Unless you are going to get home and kick off your fermentation the same day, it is a good idea to bring some meta (potassium metabisulphite) 10% solution with you. Oh, and something to measure 5ml or so doses. Don't worry if you forget - just steal Karl's.

    My filled fermenters stayed in Bob's garage overnight, were then driven home (3 hours), put in my garage overnight, and the fermentation was started then next day, all protected by a dose of meta.

    A good idea if you are buying different varieties (unless you have a very good memory).

    You'll probably be kicking off fermentation soon after you get your cargo of grapes home, so make sure you have everything you need, which is basically the same stuff as you'd use when putting a fruit wine together, including:

    For obvious reasons

    You might need to make your must(s) a bit more acidic. I used tartaric, but I guess citric would be OK too. The WAH 'elders' will advise of acid additions on the day.

    You might need to increase the SG with a bit of sugar. You shouldn't need much - I think I used around 1lb in my 6 gals of Grenache last year.

    Typically Lalvin RC212 or K1V-1116 for reds and D47 (aka Gervin F) for whites and rosés.

    Something to press the skins
    Quite a lot of your red wine's fermenting must will be in the grape skins, and you'll need some means of getting it out when the wine goes into the secondary.

    Some WAH members are equipped with presses. I didn't have one for my first attempt in 2008. You can get away without one, if you don't mind a bit of manual labour. I 'pressed' the skins by loading them into a sanitised muslin bag and squeezing. Hard. This works OK but your kitchen might develop a rash of red grape droplets as the odd jet of juice escapes the bag in the wrong direction. You'll need to spend quite a lot of time doing this. By Grapefest 09 I have acquired a small Boots press via eBay, which made life a bit easier.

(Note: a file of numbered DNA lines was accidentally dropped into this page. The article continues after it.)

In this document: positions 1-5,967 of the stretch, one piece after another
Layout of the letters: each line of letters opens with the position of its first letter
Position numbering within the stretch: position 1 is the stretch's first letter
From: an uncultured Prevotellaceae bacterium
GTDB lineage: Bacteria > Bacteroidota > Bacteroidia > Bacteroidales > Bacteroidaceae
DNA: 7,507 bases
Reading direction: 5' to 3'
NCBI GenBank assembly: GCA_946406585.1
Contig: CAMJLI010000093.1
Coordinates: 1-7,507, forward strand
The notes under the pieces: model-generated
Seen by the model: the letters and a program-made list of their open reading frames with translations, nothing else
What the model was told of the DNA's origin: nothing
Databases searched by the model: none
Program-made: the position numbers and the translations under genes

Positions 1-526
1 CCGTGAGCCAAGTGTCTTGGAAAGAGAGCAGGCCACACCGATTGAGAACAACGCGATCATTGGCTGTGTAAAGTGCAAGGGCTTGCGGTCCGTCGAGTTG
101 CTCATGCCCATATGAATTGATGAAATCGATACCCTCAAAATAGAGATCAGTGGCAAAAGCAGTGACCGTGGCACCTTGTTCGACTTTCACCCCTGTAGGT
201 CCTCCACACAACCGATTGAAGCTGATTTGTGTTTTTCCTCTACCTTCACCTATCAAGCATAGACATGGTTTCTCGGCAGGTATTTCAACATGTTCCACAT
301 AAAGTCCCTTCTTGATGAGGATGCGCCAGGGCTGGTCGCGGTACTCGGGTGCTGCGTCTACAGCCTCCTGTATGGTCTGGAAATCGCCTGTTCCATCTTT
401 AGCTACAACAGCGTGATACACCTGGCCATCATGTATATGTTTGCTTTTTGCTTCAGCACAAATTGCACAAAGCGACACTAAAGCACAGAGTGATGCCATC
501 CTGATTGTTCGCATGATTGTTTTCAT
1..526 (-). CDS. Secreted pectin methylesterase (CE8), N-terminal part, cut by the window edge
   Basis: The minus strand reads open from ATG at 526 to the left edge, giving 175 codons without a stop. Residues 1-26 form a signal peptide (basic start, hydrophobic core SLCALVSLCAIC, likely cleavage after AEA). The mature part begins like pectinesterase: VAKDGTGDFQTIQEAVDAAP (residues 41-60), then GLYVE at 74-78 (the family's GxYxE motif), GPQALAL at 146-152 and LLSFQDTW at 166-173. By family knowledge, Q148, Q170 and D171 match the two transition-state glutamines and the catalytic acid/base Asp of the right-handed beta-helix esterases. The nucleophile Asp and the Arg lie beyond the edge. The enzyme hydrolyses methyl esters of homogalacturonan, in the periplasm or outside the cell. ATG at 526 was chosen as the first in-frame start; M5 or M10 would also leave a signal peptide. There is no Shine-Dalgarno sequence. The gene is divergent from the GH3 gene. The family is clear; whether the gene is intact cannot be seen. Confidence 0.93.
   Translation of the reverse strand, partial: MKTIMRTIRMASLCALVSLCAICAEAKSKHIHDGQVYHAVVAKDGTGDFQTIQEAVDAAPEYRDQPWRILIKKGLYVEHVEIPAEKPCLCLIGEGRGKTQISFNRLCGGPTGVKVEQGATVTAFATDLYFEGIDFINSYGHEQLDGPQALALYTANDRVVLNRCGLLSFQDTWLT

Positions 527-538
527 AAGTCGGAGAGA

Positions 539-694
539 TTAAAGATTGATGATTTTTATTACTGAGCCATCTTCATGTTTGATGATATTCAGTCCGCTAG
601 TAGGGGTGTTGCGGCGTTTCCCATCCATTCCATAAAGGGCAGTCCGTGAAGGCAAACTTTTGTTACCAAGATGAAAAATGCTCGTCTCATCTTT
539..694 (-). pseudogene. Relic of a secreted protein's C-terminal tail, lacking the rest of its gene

Secondary fermenters
    i.e. DJs, Better Bottles, carboys. Make sure you have a few options because you won't know how much fermenting must you'll have until you rack to secondary.

    Equipment for second runs
    You can get more mileage from your red grapes by doing a second run. Typically this means mixing up a red kit, or red grape concentrate + sugar, then chucking in the grape skins. The yeast in the skins fires very quickly, and you could end up with some decent plonk on the cheap. Remember that you'll need another set of secondary fermenters.

    A Plan
    I didn't have one. Consequently I spent a great deal of time running around like a headless chicken. These things can ferment quite quickly (3 days down to 1.000 in one case), so make sure you are prepared!

    I managed to get 13 boxes - worth, plus overnight stuff for 2 people, plus Mrs. Goldseal, into a Renault Clio. Next year I'm going for 15 boxes (although I might have to leave the toothbrush at home).

    Option 1 WAS a tent in Bob's back garden. This is now difficult because he has moved and there is no longer anywhere to pitch a tent!

    Option 2 is any local Travelodge.

    Option 3 - my choice in 2008 was here: . It used to be a 5 minute stagger from Bob's, but he moved, so now it's a £5-ish taxi ride. The owners are friendly and helpful, and the breakfasts are great. Alternatively, PM Bob (lockwood1956) for a selection of decent local B&Bs.

    Just do it. You won't regret it.
    Last edited by goldseal; 01-08-2010, 10:00 AM.
    Pete the Instructor

    It looks like Phil Donahue throwing up into a tuba

  • #2